By Peter Maguire
By Charles Lam
By Charles Lam
By Andrew Galvin
By R. Scott Moxley
By Gustavo Arellano
By R. Scott Moxley
By R. Scott Moxley
Management was undeterred. We'd frequently get e-mails saying that potential investors were coming by and asking if we could all please be typing at our desks so the mostly empty office would look productive. One afternoon, the editorial department was even told to take a day to rearrange our barren offices so they looked (in the words of the management missive) more "hip," with "the feeling of a lot of people still working there." We broke down nine desks; created the company's second Ping-Pong table; and constructed a "media room" out of couches, a butterfly chair and cheap inflatable furniture from Urban Outfitters. The visit passed without a glimmer of hope.
Finally, in January 2001, everything—work, enthusiasm, funding—slowed to a tedious grind. Since Synge had only a couple of clients to write for, we sat through hours of downtime. Now, instead of writing the usual three stories per day (with a combined word count of about 2,500), I was working my way through all those books I had pretended to read in college.
One thing made coming to work interesting in those final weeks: a morning cup of coffee and a jalapeño bagel while I logged on to FuckedCompany.com. For those not initiated in the phenomenon, FuckedCompany is nothing more than a website with message boards that allow anonymous dot-com employees to vent about their jobs. At its best, the site is a raw, honest look at the trappings of Internet warfare; at its worst, it's a way for spurned dot-com worker bees to air out their employers' dirtiest laundry. For Synge, it was both.
Ex-Synge (and a few current) employees took to FuckedCompany's message boards with a vengeance. Eventually, every secret, scandal and rumor was posted on the site. The relationship between our CEO and Spicy was the subject of much detailed speculation. It wasn't so much that they dated but that they seemed to want to hide it. In the doomed ship of our office, the actual substance of their relationship—friendly? romantic?—became a bigger issue than the Clinton/Lewinsky affair.
So when I wasn't reading a book or monitoring FuckedCompany, I was playing Ping-Pong and secretly hoping someone in management would secure a client so that the editorial staff could start writing again.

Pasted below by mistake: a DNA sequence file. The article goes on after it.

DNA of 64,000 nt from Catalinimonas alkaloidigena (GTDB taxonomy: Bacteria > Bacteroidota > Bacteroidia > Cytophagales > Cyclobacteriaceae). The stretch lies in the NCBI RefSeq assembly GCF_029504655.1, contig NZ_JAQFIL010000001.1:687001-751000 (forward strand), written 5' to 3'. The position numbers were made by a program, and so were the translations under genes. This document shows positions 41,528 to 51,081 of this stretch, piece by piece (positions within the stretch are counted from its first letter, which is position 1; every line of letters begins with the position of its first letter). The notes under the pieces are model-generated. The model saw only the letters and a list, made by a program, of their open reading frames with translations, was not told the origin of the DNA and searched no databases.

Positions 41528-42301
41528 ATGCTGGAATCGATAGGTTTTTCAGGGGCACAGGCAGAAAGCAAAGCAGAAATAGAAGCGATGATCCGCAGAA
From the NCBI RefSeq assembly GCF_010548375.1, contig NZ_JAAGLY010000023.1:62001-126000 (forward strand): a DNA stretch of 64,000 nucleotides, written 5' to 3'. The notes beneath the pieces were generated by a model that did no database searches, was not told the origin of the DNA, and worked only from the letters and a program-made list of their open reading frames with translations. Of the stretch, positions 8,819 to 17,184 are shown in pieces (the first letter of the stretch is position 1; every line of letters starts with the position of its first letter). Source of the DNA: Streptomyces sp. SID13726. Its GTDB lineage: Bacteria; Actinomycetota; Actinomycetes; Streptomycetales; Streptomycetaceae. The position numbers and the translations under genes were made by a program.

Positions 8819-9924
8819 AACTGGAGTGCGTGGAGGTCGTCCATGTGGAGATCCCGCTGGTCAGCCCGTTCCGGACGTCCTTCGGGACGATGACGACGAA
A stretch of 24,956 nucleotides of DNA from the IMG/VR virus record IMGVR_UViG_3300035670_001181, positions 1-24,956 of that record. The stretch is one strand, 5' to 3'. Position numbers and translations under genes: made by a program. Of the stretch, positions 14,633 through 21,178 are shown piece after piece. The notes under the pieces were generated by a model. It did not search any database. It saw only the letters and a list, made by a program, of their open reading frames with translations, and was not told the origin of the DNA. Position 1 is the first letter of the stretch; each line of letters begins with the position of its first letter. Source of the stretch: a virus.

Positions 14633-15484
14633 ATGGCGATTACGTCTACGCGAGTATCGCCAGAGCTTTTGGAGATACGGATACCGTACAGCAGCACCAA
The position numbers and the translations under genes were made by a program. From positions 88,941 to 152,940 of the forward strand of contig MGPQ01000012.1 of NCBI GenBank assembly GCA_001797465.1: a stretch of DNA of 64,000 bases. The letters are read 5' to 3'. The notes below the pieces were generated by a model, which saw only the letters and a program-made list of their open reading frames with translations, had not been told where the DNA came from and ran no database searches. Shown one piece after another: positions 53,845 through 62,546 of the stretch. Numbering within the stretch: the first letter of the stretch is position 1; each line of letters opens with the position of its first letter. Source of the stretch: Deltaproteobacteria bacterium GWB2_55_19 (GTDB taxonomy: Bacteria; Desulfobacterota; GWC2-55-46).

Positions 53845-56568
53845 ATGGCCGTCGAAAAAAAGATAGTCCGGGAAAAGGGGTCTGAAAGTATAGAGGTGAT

But it was too late. Now, instead of phone calls from publicists trying to sell us on their celebrity du jour, we were fielding calls from creditors asking for the CEO.
"Thanks for calling Synge," one of us would usually answer. "How can I direct your call?"
Put the caller on hold. Page the CEO's office. Get told by CEO to take another message.
"I'm sorry, the CEO is away from his desk right now. Can I take a message?"
There were a lot of those calls in the final weeks—mostly from creditors but quite a few from the CEO's family, too, most likely asking him what he was doing with all their money. It was rumored that the final weeks of Synge were being funded by the CEO's wealthy relations. It wasn't uncommon to walk past the CEO's office and see him staring at the ground with his head in his hands.
I genuinely felt bad for him in those last few days. I even felt bad for him when our paychecks started bouncing and all he could do was tell us to wait a few more days and try to deposit them again. That disclaimer spawned a ritual: a co-worker and I made biweekly "coffee runs," which were actually trips to Synge's bank to cash our checks right after we received them.
On one such coffee run, I received a warning from the universe.
"Hello, I'd like to cash this check," I told the gray-haired, grandmotherly teller at Bank of America. "Any denomination is fine."
She handed me a stack of new twenties and mentioned something about good timing. The co-worker I came to the bank with was working with a teller to my left, but her transaction wasn't going as smoothly.
"I'm sorry," her teller said. "There was a recent withdrawal on this account that would make it impossible to cover your check."
No clients. Creditors calling all day. A depressed CEO. Bouncing paychecks. They were all obvious signs that Synge's future was limited. If this wasn't the end, we could sure see it from where we stood. But the reality of impending doom didn't strike me until my managing editor was asked to cease all magazine-subscription renewals.
I was scheduled for my one-year review about a week after I overheard the boss put the kibosh on magazine renewals. I knew a raise was out of the question, but I'd go along with the charade of a formal job-performance review anyway. My managing editor set up a meeting after lunch at 1 p.m. We never got around to it: the CEO sent out another of those group e-mails to the last six employees at 12:23 p.m.:
I have some bad news. The funding that was promised to us last Friday did not go through. Therefore, I have no choice but to let everyone go effective today. I will mail you a check next Friday for work done from Feb. 1 through Feb. 7, but the company cannot afford any severance. I thought we were on the right track, but the market conditions have proved too difficult—I wish things could have worked out a bit better.